Brooklyn has a long legacy of hybrid creation. Here, a variety of art and design genres coexist with a melting pot of residents. These intersections are born from cultures meeting, interpreting, and transforming each other’s means of creation.


Filipino and Indian hip-hop is a fusion of codes from Asian and African American culture. The slang in Downtown Brooklyn owes as much to Kingston as it does to the Southern United States. Young Puerto Ricans in Greenpoint know how to dance merengue, while Dominicans perform salsa and bilingual rap. We see these eclectic mixes in music, dance, fashion, but not in design. I want to see what can come out of such hybridity for my project, imbuing in with a similar freedom and spontaneity and offering a space for exchanging a objects that are representative of Brooklyn. My research revolves around questions of immigration, assimilation, and intersecting cultures.


For such an exploration, it is not worthwhile to speculate about how the ideas will unfold. So, although this process will begin in the craft studios of Brooklyn, it should not be seen as a single thought culminating in a set of objects.

Rather, it is a collective experiment –– a way to engage in design creation in order to address intimate and political questions.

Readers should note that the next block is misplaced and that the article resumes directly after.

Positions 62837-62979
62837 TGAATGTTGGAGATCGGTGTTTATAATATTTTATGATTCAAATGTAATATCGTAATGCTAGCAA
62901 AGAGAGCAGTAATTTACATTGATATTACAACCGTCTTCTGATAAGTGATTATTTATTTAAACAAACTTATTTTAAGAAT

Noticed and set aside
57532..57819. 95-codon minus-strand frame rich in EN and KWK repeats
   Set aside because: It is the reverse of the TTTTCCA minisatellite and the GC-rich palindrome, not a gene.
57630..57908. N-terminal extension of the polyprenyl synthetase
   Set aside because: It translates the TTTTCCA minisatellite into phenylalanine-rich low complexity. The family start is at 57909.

In partnership with

École Camondo

The Camondo School is part of the French cultural institution Les Arts Décoratifs, whose collection is one of the most important in the world. It delivers, in Paris and Toulon, a diploma of interior architect and designer level 7 approved by the Ministry of Higher Education and Research, Bac+5 conferring the grade of master.


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Founded in 2011, WantedDesign is a platform dedicated to promoting design and fostering the creative community in the United States and internationally through events, discussions, and partnerships. It organizes the WantedDesign Manhattan show every year, in the heart of New York Design Week alongside the ICFF fair.  WantedDesign has been hosted since 2014 by Industry City. They have partnered to launch a new design residency program in the heart of what has become New York’s most creative, dynamic, and diverse design hub. With guidance from the WantedDesign team and the creation of a workspace on Industry City’s campus, the Industry City + WantedDesign international residency program offers international residents a chance to immerse themselves in this creative community to build their network, get inspired by New York City, and nurture and prepare new projects.

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Bettencourt Schueller Foundation

Bettencourt Schueller Foundation strives to embody the will of a family, driven by the spirit of enterprise and awareness of its social role, to reveal talents and help them thrive, in three fields that contribute concretely to the common good: life sciences, the arts and solidarity. Both a family foundation and recognized as a public utility since its creation in 1987, the Bettencourt Schueller Foundation intends to give wings to talent to contribute to the success and influence of France.